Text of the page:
Liver Cancer Program: For Patients

Patient ChartsAll patients with primary liver cancer referred to the National Cancer Institute are presented and discussed at a weekly interdisciplinary tumor board to identify the best and most effective treatment options.

About Our Trials

To see a complete list of clinical trials for patients with liver cancer, visit: Find a Clinical Trial

The NCI Liver Cancer Program features a variety of clinical trials, including a national collaborative network natural history study, NCI CLARITY.

Clinical Team

Patient Referrals

Donna Mabry Hrones

Donna Mabry Hrones
Nurse Practitioner
Thoracic and Gastrointestinal Oncology Branch
NCI Center for Cancer Research
Tel: 240-858-3155

Second Opinion and Consultations

If you have recently been diagnosed or have been diagnosed in the past with an HCC or cholangiocellular carcinoma and would like to hear a second opinion, please contact Dr. Greten by e-mail.

Tim F. Greten, M.D.
Senior Investigator (link sends e-mail)
Cecilia Monge, M.D.
Assistant Research Physician
Elizabeth Akoth
Research Nurse 
Santhana Webb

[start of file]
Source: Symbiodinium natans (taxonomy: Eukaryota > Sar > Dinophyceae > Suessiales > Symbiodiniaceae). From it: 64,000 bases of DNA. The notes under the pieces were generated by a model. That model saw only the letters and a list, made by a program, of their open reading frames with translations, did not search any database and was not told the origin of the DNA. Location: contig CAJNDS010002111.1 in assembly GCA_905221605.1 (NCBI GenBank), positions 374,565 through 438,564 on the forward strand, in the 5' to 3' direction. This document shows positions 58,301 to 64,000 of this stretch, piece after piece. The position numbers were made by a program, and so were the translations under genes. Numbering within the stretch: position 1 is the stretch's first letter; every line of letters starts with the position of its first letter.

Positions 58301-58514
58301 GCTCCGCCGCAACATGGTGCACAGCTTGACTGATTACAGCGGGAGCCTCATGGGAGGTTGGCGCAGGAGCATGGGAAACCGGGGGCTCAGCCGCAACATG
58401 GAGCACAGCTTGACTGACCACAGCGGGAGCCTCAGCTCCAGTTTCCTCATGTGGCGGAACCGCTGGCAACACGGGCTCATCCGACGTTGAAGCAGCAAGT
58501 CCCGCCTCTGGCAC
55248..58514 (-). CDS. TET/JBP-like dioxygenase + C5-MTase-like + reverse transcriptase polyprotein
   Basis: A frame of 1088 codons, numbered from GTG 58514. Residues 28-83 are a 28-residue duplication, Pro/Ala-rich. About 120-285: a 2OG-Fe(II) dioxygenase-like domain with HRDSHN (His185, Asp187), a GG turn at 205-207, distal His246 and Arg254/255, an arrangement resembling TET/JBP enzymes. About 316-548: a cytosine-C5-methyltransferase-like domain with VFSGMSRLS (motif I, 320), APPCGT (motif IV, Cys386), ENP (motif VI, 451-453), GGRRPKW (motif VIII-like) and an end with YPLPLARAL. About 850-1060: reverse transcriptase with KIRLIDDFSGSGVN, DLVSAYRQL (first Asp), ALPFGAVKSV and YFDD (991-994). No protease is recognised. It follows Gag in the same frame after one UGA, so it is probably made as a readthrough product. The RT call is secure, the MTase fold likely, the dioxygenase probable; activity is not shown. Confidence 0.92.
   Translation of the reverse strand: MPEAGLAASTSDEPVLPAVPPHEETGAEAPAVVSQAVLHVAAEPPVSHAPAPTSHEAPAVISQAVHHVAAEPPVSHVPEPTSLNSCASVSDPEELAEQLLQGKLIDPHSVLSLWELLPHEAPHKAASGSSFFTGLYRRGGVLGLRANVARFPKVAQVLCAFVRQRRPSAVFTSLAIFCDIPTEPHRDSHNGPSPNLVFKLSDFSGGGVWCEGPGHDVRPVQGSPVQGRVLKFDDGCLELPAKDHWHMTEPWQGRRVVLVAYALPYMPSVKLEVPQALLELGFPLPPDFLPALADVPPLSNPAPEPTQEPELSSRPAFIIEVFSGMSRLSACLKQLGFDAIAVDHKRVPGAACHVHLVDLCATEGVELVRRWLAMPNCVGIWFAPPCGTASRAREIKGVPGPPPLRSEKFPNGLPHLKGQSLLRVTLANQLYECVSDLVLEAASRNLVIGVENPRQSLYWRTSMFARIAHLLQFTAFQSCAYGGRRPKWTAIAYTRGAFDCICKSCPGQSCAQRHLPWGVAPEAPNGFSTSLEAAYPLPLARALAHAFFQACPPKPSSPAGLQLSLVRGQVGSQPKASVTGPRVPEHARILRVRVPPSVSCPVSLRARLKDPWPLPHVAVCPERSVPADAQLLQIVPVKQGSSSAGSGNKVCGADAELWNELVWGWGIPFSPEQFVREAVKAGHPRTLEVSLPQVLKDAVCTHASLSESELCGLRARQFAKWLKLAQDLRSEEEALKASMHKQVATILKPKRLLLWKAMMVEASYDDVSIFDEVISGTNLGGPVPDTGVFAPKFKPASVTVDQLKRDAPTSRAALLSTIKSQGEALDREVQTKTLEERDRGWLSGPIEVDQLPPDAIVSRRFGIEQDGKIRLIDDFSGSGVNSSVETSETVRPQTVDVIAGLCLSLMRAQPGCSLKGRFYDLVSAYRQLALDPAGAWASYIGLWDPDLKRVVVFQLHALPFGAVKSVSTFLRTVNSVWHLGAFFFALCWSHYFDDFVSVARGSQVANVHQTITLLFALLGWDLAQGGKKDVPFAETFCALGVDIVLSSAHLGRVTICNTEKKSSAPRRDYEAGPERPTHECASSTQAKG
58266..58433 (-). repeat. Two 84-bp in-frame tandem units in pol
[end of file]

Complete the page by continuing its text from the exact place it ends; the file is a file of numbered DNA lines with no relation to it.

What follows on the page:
Research Nurse
Angelicia Garrison
Angelicia Garrison
Patient Care Coordinator

About Liver Cancer

The liver has many important functions in the body. For example, it cleans toxins from the blood, makes bile that helps digest fat, makes substances that help blood clot, and makes, stores, and releases sugar for energy.

Primary liver cancer is cancer that starts in the liver. The most common type of primary liver cancer is hepatocellular carcinoma, which occurs in the tissue of the liver. When cancer starts in other parts of the body and spreads to the liver, it is called liver metastasis.

Liver cancer is rare in children and teenagers, but there are two types of liver cancer that can form in children. Hepatoblastoma occurs in younger children, and hepatocellular carcinoma occurs in older children and teenagers.

The bile ducts are tubes that carry bile between the liver and gallbladder and the intestine. Bile duct cancer is also called cholangiocarcinoma. When it begins in the bile ducts inside the liver, it is called intrahepatic cholangiocarcinoma. When it begins in the bile ducts outside the liver, it is called extrahepatic cholangiocarcinoma. Extrahepatic cholangiocarcinoma is much more common than intrahepatic cholangiocarcinoma.

Educational Resources for Patients

Learn more by visiting the NCI links below.